From The Idaho State Journal, Wednesday Dec. 27, 1995

Explanation
I had always been interested to know if the Idaho State University Library in Pocatello had a collection of rare books, and if so, what they were like. The story was picked up by the Associated Press bureau in Boise for its weekend Intermountain Feature Exchange, and was published in The Idaho Statesman in Boise and The Twin Falls Times-News, and a few other papers around the state. A few weeks later I got a letter from Tom Trusky of the Idaho Center for the Book in Boise saying my story had challenged him to find out exactly where the oldest book in Idaho is. I later wrote about his findings in another story which the AP also picked up.

The Rarest of Books
Centuries-old ISU collection provides peek into the past

By Arik Hesseldahl
Of The Journal

"A book is the only immortality." — Rufus Choate

"This preoccupation with the printed page undoubtedly saved me from many a less wholesome addiction during my formative years." — Glenn E. Tyler

At first glance, they appear to be unremarkable, almost ugly.

Handling them stirs up dust, and a musty smell that sticks to the hands and clothes of anyone who braves the special collections department, in the basement of the Eli M. Oboler Library at Idaho State University.

Only a few steps away from a modern computer and telecommunications center are kept a few of the dusty remnants of a time almost forgotten. But open any one of the volumes of the library's rare books collection, and you get a glimpse of the world as it appeared to the writers of the past.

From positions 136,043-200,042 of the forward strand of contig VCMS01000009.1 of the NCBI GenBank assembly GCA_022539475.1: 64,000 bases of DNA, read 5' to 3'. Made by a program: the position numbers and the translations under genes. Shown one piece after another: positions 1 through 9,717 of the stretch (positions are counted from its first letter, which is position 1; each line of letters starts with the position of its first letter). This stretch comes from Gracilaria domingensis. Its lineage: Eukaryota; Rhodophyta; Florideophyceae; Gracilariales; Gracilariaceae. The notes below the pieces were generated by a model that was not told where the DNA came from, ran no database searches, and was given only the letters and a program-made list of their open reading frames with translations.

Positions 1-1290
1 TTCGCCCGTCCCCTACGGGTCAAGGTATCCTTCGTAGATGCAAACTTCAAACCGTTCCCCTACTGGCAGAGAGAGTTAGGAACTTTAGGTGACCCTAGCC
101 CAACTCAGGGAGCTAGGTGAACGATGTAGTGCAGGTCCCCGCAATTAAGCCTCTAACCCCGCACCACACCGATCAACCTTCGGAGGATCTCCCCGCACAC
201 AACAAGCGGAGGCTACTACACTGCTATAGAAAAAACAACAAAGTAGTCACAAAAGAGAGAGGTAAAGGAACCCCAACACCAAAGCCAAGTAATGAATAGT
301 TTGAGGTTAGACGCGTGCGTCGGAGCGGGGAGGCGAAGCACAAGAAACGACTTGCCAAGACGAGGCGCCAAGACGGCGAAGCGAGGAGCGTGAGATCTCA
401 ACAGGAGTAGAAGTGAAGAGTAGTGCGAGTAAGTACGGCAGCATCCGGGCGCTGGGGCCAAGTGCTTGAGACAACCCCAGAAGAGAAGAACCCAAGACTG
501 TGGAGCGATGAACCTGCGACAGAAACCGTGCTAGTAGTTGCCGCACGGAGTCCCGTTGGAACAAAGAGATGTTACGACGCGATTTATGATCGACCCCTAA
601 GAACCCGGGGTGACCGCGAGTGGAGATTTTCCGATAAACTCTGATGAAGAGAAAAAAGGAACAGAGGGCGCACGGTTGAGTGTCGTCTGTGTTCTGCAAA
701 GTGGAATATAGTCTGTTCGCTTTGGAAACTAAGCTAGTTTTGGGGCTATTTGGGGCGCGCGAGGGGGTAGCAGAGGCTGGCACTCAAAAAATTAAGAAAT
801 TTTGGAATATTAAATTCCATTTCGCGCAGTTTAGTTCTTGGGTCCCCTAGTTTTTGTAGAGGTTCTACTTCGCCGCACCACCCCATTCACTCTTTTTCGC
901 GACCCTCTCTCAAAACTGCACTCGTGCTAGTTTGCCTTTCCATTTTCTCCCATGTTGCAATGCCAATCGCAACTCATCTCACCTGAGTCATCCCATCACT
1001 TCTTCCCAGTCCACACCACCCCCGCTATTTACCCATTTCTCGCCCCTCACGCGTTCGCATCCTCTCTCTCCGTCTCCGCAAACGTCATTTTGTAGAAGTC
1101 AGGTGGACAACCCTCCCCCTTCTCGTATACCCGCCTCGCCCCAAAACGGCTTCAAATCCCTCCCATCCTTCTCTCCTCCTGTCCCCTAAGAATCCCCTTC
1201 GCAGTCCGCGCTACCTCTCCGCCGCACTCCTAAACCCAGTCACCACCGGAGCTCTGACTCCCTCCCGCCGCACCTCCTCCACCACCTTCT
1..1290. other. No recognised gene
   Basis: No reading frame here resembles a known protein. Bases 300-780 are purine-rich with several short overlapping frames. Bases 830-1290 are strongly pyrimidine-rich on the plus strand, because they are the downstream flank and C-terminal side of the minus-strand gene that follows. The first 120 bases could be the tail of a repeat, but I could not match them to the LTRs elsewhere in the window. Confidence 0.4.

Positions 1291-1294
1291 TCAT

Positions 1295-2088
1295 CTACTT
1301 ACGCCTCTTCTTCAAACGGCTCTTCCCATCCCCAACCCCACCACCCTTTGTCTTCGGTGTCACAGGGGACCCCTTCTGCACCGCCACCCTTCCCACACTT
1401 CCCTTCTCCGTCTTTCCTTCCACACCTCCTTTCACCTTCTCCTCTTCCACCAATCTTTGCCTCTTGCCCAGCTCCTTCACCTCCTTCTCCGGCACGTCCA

Interest in the library's rare books collection, which includes several books that are between 200 and 400 years old, is generally limited to the occasional student doing obscure research, professors and the odd history buff. Not many students have a reason to browse the 300 or so volumes that Gary Domitz, the library's head of special collections, has allowed on the shelves of the rare book room. Another 300 are too damaged to be handled, and are stored in a secure, climate and light-controlled room.

The oldest book in the library, and possibly the oldest printed book in Idaho, is "The Sermons of Maister John Calvin on the Booke of Job," published in London in 1584.

Calvin, who spread the Protestant Reformation to France and Switzerland and influenced English Puritans, died in 1564, 20 years before the book was published. At about the same time, a young William Shakespeare had not yet begun writing his famous plays.

Publishing books with movable type was a relatively new industry at the time. About 130 years before, Johannes Gutenberg perfected his method of publishing that led to his famous "Gutenberg Bibles." Generally, rich people were the only ones who could afford to own books.

Even by today's standards, the Calvin book is impressive, and expensive-looking. Had it been published this year, its cover price surely would not be cheap. It is 12 3/4 inches tall, 8 1/2 inches wide, and contains about 750 pages of Calvin's sermons, speeches and religious writings.

Perhaps more interesting than the book's text are the markings left by two previous owners, one probably the initial owner, and another in the late 1600s, who both highlighted important sections of the text by drawing pointing hands in the margins accompanied by written notes.

Another, possibly older book, is a collection of hand-written poems and religious writings in Farsi, an Arabian language. It is believed to contain recitations of the Muslim prophet Mohammed, though most of its contents, as well as its author, age, and place of origin are unknown. Its age has been estimated to be 750 years old, but no one is sure.